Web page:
Snyder: Yes. Frye, Cooley, Marten, less so myself, but occasionally, and others at the Institute are writing for Foreign Affairs magazine just like Seweryn Bialer, Marshall Shulman, and Bob Legvold did when they were here, although none of us have had major government jobs. We talk to government people all the time, we brief the National Intelligence Council on these issues, and participate in public debate, so we are still doing all that stuff. Also, Steve [Stephen] Sestanovich, who we think of as part of the Harriman community even though he is institutionally not directly Harriman, is a very prominent commentator on Russian stuff. So, we are still doing it, it’s just that—you know, it’s like comparing Obama to Thomas Jefferson. Obama, very good. Maybe not quite Thomas Jefferson. That’s how I feel about the silver age as opposed to the golden age people of academic-based policy relevance. I think we are better at the academics than the old guys were, but not as full of impact in terms of the relevance. But we are trying.

Q: So, you were—you mentioned you were acting director for 2006 to 2007, and it sounds like you filled the role of director; you weren’t just there for a year sitting around. Can you tell me about some of the other things you did during that time?

Snyder: My strategy that year was to do one thing and one thing only. In recent years I have had only one foot in Russian and post-Soviet studies, so I was not going to be the best person to take lots of dramatic, substantive initiatives at the Institute. And also, being there just one year, I decided, I would not have the time or energy to take on a thousand things.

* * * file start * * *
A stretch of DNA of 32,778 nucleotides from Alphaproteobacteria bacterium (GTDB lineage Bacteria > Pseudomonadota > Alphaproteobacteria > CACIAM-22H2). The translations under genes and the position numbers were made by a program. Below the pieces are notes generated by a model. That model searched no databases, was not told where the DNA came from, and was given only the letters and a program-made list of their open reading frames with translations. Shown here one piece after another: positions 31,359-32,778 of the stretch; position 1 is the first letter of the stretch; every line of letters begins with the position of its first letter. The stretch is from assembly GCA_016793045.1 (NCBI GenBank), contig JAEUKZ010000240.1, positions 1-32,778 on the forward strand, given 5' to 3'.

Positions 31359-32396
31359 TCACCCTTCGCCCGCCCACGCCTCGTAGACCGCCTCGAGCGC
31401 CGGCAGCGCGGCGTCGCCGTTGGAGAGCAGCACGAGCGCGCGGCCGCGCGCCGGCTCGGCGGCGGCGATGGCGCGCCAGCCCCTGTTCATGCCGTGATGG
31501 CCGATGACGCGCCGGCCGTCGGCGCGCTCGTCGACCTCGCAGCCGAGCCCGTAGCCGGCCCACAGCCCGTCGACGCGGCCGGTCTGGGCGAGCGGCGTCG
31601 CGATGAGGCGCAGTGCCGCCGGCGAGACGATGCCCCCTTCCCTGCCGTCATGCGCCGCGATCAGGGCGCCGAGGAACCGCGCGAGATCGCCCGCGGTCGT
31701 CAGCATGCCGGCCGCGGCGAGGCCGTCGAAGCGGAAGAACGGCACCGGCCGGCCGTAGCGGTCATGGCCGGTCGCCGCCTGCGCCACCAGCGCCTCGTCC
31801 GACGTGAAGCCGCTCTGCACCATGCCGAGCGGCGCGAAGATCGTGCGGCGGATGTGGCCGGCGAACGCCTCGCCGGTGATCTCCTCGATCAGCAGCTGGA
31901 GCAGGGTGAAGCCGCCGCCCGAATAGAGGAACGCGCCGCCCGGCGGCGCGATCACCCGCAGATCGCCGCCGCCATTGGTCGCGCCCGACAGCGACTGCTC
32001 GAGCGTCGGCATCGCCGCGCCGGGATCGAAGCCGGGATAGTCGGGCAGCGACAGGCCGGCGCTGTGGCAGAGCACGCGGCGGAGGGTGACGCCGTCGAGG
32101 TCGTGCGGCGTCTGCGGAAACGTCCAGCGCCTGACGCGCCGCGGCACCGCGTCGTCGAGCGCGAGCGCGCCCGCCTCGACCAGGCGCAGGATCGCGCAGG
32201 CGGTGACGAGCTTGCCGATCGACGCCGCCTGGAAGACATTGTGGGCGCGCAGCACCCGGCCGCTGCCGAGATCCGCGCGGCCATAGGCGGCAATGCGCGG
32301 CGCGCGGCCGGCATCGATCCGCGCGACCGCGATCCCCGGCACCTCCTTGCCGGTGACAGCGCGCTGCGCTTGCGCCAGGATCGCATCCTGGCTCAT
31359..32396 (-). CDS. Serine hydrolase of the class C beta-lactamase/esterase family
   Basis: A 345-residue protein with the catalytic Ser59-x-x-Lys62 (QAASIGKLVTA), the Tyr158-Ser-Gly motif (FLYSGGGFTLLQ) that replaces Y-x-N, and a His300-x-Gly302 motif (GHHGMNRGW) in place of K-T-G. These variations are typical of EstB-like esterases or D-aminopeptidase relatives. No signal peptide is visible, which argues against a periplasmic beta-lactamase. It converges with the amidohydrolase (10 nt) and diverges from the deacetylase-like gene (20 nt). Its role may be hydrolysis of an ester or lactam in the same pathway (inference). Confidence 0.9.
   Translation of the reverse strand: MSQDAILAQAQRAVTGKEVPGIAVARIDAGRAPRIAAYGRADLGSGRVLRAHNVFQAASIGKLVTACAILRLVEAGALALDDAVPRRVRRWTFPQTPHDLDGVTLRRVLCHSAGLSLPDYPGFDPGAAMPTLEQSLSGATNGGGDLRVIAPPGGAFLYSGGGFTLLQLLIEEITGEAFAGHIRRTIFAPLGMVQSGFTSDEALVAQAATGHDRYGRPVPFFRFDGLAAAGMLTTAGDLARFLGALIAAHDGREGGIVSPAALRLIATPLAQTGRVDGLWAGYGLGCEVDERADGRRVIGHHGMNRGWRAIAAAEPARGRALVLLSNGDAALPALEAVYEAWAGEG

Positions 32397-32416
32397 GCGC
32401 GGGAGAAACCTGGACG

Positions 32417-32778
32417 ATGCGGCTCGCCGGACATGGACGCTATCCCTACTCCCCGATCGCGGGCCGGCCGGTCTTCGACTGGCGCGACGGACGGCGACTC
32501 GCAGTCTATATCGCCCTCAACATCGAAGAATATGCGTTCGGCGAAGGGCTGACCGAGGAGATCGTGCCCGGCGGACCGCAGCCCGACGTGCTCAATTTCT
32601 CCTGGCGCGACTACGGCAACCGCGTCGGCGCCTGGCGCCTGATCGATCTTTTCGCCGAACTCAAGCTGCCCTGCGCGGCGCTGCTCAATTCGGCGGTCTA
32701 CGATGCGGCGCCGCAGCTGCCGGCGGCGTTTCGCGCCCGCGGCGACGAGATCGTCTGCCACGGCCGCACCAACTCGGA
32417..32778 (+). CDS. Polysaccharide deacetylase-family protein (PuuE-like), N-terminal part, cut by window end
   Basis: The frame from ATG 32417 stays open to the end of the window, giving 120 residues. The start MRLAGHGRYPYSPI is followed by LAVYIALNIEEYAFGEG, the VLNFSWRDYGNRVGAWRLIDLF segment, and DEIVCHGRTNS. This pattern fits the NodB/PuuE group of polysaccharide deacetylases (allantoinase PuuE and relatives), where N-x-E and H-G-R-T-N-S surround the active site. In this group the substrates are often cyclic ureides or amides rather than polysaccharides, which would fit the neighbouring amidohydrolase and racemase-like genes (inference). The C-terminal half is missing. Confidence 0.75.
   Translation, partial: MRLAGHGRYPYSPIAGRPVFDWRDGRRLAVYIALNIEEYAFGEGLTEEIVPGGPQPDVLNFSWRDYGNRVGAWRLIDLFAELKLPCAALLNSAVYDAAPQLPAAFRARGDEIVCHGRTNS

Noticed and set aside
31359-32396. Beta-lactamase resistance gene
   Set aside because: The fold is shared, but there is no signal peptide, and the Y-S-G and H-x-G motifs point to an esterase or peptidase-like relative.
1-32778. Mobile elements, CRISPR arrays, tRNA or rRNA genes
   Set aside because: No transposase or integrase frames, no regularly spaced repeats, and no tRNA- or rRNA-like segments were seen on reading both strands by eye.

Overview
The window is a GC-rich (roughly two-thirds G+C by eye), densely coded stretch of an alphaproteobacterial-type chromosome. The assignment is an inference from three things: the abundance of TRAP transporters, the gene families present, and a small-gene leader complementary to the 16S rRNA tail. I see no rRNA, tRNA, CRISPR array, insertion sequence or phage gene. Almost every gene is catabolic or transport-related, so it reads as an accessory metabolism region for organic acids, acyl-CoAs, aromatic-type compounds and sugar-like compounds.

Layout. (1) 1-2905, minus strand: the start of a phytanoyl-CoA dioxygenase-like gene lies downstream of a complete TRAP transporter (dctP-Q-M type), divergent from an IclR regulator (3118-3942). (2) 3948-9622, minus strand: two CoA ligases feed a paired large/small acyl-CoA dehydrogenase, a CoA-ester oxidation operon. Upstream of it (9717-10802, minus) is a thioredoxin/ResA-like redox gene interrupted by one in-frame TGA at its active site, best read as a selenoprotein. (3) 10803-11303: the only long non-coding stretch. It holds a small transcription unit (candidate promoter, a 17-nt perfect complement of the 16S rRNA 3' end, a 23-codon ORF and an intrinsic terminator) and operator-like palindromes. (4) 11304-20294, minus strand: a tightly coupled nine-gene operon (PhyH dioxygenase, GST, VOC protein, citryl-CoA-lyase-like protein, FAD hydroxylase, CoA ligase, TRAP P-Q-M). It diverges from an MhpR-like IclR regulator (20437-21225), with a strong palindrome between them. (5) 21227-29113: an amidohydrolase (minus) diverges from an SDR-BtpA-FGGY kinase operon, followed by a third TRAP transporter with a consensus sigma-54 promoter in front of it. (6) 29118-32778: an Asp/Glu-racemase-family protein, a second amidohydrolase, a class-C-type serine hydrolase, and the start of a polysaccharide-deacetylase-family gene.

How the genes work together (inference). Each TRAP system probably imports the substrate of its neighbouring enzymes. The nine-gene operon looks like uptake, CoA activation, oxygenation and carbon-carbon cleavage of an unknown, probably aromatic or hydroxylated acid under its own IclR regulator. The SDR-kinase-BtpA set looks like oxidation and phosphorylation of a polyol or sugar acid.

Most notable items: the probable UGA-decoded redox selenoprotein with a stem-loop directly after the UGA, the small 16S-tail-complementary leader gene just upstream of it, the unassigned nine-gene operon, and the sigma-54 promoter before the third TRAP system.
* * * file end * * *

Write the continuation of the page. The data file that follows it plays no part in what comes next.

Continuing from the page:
And so, the main thing that I tried to do was set up incentives for faculty who were the real hard core area experts, you know, more than I was, to make the Harriman their central place on campus. We set up mechanisms to fund their work in flexible ways that were what they really wanted to be doing, so that they would be intrinsically motivated in addition to being given the resources to carry it out, and also to lead them in the direction of research projects that would be wide-angle and that would cross geographical as well as disciplinary boundaries. There was still at that time the question of, Are we a Russia studies institute? Are we also an institute for any country that used to be communist? Or, are we even more wide-angle than that, and are we an institute that studies topics like human rights, where there is a lot going on in our traditional region but where it’s plugged into a much more general phenomenon. Because we have the money and the staff and the desire, we can study human rights processes in general, while making sure that we study them at least in large part through stuff that is going on in our region. Mark Mazower did an annual theme project on Russian-Turkish, Russian-Ottoman relations in history, involving Harriman Institute people, but also MEALAC [Middle Eastern and Asian Languages and Cultures]—now MESAAS [Middle Eastern, South Asian and African Studies]— people. I wanted to help that kind of activity happen as my main priority.

My other priority was working on the staff organization and having the kind of staff that could sustain that kind of faculty involvement. I did a fair amount of thinking about that, but not actual implementation. Fortunately Tim Frye did a lot of good work on staff organization as a follow- on to my year.